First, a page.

"It's easy. You have to give all power to the author. Then you bring a director to the author, a producer and somebody who knows exactly how to stay within budget. But the final says has to stay with the author. I'm not stating this because I am an author myself. Directors fall in love with technique, how to frame a scene and style. None of that is the raison d'étre to tell a story. It is necessary to deal with these things, but directors are not the caretakers of the story, neither are the actors or the crew. [...] If you want to tell a good story, it needs a beginning, a middle and an end. All of which can only be accomplished by an author, not by a director, not by a producer, not by an actor or the guy who signs the checks. It's the author."I'm not quite of the same opinion as David Simon.
It is commendable for him to stand up and say how it is, that the author is and always will be the heart of the story, but in order to tell that story, you need a brilliant director who can read and understand what it is, you need those techniques and how to frame a scene, how to block a shot and how a scene transitions to the next, because that is part of the filmic vocabulary, it is an integral part of what the audience will see at the end, and whether they will understand what they see.
And you need those actors, David. You can write whatever you like, and it may be the most brilliant stuff on the planet, but if you don't have actors who embellish it, find the nuance, find the pause, you are so totally dead in the water, it is not even funny.
But the question is one of control. And yes, in that, the author must have the final say, because only the author knows how little strands woven into the beginning will play out at the end.
I do think, however, one of the major faults of the American system is that notion that (a) in movies, the author is worth shit and jack, with that delusion that the director is the "auteur", whereas in television the director is just as worthless, with the author (sometimes the networks) essentially exchanging the directors in a journeyman fashion, the way they do it in movies with the author.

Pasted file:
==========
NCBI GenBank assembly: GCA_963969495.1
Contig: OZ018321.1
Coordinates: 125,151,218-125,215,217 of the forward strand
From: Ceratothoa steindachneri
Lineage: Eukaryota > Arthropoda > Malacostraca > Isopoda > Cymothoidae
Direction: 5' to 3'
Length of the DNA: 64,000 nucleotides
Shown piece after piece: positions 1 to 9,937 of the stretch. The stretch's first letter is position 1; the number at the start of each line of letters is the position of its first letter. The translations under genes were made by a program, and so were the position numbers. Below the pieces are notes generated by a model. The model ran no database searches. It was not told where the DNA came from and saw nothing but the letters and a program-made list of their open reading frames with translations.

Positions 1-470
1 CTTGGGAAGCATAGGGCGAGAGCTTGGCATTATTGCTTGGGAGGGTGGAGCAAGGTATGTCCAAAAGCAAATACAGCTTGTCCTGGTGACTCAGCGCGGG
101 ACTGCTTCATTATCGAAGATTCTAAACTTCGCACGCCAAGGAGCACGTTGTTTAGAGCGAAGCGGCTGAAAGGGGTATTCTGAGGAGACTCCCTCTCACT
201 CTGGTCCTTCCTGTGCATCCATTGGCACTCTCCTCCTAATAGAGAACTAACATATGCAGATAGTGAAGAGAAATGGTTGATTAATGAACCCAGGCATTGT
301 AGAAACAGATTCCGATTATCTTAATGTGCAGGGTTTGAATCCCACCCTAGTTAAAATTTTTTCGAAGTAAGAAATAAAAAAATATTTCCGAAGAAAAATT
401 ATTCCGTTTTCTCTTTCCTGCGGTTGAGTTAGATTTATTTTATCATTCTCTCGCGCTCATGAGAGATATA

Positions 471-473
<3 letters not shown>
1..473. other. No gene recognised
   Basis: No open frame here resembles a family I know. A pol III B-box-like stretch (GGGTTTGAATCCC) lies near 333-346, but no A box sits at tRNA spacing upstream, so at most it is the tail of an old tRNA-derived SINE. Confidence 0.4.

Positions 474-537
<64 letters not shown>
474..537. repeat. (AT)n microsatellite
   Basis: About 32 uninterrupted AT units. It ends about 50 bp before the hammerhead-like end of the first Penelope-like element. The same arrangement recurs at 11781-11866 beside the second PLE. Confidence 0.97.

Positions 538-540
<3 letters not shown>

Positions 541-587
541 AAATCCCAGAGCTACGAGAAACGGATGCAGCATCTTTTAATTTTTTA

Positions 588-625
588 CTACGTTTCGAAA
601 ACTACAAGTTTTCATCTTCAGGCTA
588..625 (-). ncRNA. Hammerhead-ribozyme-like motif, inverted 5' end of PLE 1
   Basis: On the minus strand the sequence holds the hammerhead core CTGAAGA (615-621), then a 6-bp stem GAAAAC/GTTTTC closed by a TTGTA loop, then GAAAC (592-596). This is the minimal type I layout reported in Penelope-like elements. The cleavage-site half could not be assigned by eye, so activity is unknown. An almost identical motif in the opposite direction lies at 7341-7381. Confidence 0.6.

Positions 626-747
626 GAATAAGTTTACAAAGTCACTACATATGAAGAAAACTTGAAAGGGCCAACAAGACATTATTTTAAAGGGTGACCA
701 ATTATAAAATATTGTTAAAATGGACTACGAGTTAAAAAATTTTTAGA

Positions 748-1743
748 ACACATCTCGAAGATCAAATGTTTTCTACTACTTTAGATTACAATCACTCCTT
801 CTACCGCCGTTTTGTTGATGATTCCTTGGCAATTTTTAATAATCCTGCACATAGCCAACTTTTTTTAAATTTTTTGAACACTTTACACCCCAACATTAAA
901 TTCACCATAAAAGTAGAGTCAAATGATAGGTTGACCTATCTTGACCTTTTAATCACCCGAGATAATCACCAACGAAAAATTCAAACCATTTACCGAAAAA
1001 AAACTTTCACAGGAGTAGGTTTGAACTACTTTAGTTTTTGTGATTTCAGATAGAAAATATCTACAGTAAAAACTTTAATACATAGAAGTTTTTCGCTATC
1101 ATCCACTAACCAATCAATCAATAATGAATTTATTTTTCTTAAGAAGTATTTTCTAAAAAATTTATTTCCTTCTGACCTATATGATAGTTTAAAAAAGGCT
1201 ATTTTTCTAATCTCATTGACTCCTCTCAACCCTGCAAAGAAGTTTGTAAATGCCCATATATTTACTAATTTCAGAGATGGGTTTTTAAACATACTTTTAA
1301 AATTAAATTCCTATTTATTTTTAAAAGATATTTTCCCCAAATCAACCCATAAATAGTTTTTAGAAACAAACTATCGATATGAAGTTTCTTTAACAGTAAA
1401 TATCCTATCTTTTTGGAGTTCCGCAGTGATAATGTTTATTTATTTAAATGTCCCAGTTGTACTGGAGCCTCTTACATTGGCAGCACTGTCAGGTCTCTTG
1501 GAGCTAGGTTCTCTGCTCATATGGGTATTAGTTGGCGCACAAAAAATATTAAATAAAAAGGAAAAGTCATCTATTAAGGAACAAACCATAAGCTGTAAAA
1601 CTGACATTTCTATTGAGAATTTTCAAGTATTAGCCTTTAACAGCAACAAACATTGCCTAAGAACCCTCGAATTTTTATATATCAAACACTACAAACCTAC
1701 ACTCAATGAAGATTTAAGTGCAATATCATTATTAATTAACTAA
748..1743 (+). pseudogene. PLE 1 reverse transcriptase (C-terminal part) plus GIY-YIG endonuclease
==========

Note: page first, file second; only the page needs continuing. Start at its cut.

Both ways are stupid as fuck.
One of the things that – if there ever were a The Cage television show – I want to change is how this works. In my conceptual parameters, each arc, each story will be roughly between 5 and 7 episodes long.
Each of those arcs should and will be written by an author or a team as if these arcs were very fucking long movies. And for each arc there should be just one director. Said director will be there from beginning to the end of the arc, from the first drafts to the notes to everything that comes after, so that the story arc has one consistent tone that is not the lowest common denominator.
Now, while the overall show has to have a common tone, a common style, such a way of working allows to not only get the bland shit that is vomited out of the TV factories at this point in time, it gives the opportunity to have singular experiences for the audience with each new story arc.
The reason behind it? And this may be difficult to swallow for pretty much everybody in the industry... is that the people writing on it (other than me) need to know, need to feel that this is just as much their baby as it is mine. In order to keep control, you must be willing to give it to those who work with you. And if you find the right people, doing so is going to be easy.
I have had this experience a couple of times before, especially with my launch team at Future Publishing, where – if you give that team freedom – they will never disappoint you.
It's the same thing with directors. In movies, they get their cocks sucked far too much, to the point where they are rightfully and self-righteously deluded that it is all them.
In television, some of the showrunners are just as deluded (yes, I am looking at you, Matt Weiner, and also to a degree at you, Aaron Sorkin) that is is all them. What is the point of having a team, of picking the right people, if all I am going to do is steal the credit from them, and put my name on each script, stating that "this is all mine, and you wouldn't even have a job, if it weren't for me"?
Bullshit, all of it.
What you need is to spread responsibility, to give everybody working on your creation the sense that it is theirs as well, that they can bring something to the table. And yes, the creator has to be the one with the final say, mainly because it is the creator's ass that is on the line, but the point of leading people, of leading creative people into battle (and don't make the mistake of thinking that it isn't a battle, it is) is to make them want to follow you.
You don't order them around.
A boss orders you around, because he has power over you.
A leader makes you want to follow, not you as a person, I don't believe in personality cults, but because you agree with what is supposed to come out at the end.
You give them something to aspire to, and be in turn inspired by them.
And that is where David Simon is wrong. In order to create something as big and as vast as a television show, you need to have a unit, you need to have a team, a special ops team, where everybody has unique skills that flow into the story. And I am just as much pissed off by the fact that movies so conviently forget the author as I am by the fact that in television, the director gets one of those "directed by" credits far, far down the line.
That thinking has to change.
And if I were to make something happen, that thinking will change.